India Introduced 30% Crypto Tax Policy - Things You Need to Know
India is one of the biggest economies in the world and has been making moves to embrace cryptocurrencies and blockchain technology. The country has announced plans to implement a crypto tax for FY 22-23.
Cryptocurrencies are still relatively new and unregulated, which has created some confusion about their taxation in India. Finance minister Nirmala Sitharaman's budget speech on February 1 brought clarity to the matter, but there are still some unanswered questions. So, this article discusses India's crypto tax plan in detail.
What Is a Virtual Asset and How Do They Work?
A virtual Digital Asset (VDA) is a digital representation of an asset that can be used to represent and exchange value. Virtual assets are created by using algorithms and code to create a digital product with the same properties as an actual physical product. These virtual assets can then be traded between people, used in games or applications, or stored in digital wallets.
VDAs are believed to be codes or numbers or tokens that can be transferred, stored, or traded electronically, as stated in the Finance Bill 2022. Cryptocurrencies and non-fungible tokens (NFTs), which have gained popularity over the last couple of years, will both be included in the VDAs.
Crypto Tax sections in India: What You Need to Know :
Cryptocurrencies and digital tokens have become increasingly popular as investments and trading vehicles. However, the taxation of profits made from these investments is still very unclear.
The Indian government has introduced a new tax law that will impose a 30% tax on profits made from “transfer” of cryptocurrencies and digital tokens.
Under Section 194S of the Income Tax Act, this new law imposes a 1% tax on the Virtual Digital Assets (VDA) purchased from "resident" sellers in India. The purchaser is required to deduct this tax from the purchase price.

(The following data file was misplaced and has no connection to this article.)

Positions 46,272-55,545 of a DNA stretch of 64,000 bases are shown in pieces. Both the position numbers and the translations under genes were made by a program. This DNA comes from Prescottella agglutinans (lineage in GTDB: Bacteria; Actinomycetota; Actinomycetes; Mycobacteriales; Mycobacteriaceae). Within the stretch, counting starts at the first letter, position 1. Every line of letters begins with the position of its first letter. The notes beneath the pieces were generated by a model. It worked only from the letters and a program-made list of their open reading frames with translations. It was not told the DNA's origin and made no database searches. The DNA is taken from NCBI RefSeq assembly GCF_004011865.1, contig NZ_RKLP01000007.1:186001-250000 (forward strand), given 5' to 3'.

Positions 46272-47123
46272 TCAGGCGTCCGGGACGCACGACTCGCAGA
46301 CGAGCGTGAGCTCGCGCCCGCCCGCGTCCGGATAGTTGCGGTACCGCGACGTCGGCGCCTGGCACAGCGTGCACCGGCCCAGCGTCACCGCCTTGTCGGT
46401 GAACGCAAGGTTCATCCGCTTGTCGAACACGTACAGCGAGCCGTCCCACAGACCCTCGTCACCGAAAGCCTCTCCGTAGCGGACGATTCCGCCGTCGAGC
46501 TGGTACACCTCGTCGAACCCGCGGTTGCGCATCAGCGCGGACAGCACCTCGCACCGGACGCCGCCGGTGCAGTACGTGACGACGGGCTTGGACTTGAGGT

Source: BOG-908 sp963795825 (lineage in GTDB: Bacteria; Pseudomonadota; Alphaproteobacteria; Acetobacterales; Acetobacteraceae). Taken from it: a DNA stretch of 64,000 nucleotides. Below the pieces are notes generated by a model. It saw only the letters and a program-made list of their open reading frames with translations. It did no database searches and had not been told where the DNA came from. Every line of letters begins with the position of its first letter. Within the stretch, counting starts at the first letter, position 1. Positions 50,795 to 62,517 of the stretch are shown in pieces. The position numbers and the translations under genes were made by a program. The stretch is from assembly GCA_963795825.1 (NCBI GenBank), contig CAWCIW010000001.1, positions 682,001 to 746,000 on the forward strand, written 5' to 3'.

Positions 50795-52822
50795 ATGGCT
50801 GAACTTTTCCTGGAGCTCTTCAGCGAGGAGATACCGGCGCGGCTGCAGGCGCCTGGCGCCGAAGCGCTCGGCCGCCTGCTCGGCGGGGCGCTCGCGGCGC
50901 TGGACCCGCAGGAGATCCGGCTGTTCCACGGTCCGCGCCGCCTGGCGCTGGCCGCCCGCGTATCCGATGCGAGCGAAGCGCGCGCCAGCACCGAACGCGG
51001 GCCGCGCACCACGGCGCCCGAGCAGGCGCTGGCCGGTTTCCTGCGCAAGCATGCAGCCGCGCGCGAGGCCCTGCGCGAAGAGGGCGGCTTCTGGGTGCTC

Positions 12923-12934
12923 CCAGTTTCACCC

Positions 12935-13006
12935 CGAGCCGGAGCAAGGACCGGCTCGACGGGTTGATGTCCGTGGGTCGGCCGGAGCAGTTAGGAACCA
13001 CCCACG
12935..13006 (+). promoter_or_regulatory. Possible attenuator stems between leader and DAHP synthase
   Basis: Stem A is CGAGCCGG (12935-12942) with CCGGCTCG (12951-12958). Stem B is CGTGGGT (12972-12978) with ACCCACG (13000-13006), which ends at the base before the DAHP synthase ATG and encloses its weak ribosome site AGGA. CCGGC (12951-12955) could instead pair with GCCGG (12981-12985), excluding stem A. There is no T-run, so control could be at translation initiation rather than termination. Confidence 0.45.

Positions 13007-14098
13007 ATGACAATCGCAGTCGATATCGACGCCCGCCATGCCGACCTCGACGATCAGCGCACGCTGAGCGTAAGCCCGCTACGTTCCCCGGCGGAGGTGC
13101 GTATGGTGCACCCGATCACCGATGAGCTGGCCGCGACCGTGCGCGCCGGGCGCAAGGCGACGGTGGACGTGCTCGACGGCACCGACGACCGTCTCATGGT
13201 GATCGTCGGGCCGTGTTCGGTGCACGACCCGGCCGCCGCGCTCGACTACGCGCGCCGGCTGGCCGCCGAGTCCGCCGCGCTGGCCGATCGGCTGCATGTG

How your crypto assets will be taxed?
1) Crypto Tax :
The Income Tax Department
is set to levy a 30 percent I-T plus cess and surcharges on all taxable income
from April 1. The move is part of the government's efforts to curb tax evasion
and promote financial transparency. Specific Individuals or HUFs required by
the I-T Act to have their accounts audited would be subject to the threshold
limit of $50,000 a year.
2) Taxation of crypto gifts :
Any payment towards virtual currencies beyond Rs. 10,000 in a year will be treated as taxable income (1% TDS) of the recipient. A tax is also proposed to be applied to gifts of virtual digital assets received by the recipient. The recipient will need to pay tax on such gifts.
3) Losses on crypto assets cannot be Squareoff by gains on them :
According to a government proposal last week, the set off of losses from cryptocurrencies with gains from other virtual digital assets would be prevented. As infrastructure costs incurred while mining crypto assets will not be considered acquisition costs, the government will not allow tax breaks.
To remove 'other' from the section relating to set off of losses from gains in virtual digital assets, the ministry has proposed amending the Finance Bill, 2022.
According to the minister, no allowances or expenses can be deducted when calculating the income from VDA transfers.
"The (Finance) Bill also proposes to define VDA. If any asset falls within the proposed definition, such virtual asset will be considered as VDA for the purposes of the Act and other provisions of the Act will apply accordingly," Minister of State for Finance Pankaj Chaudhary said.
4) 1% TDS (Tax Deducted at Source) on payment made :
As part of the government's effort to capture transaction details, Tax Deducted at Source (TDS) would be levied over a specified threshold and deducted at 1 percent of such consideration.
Crypto assets are becoming increasingly popular as an investment choice, but the infrastructure costs incurred in mining them will not be treated as a cost of acquisition as per the new rules. This is because crypto assets are classified as capital expenditure and not cost of acquisition. This means that the costs associated with mining these assets will not be deductible when calculating taxable income.
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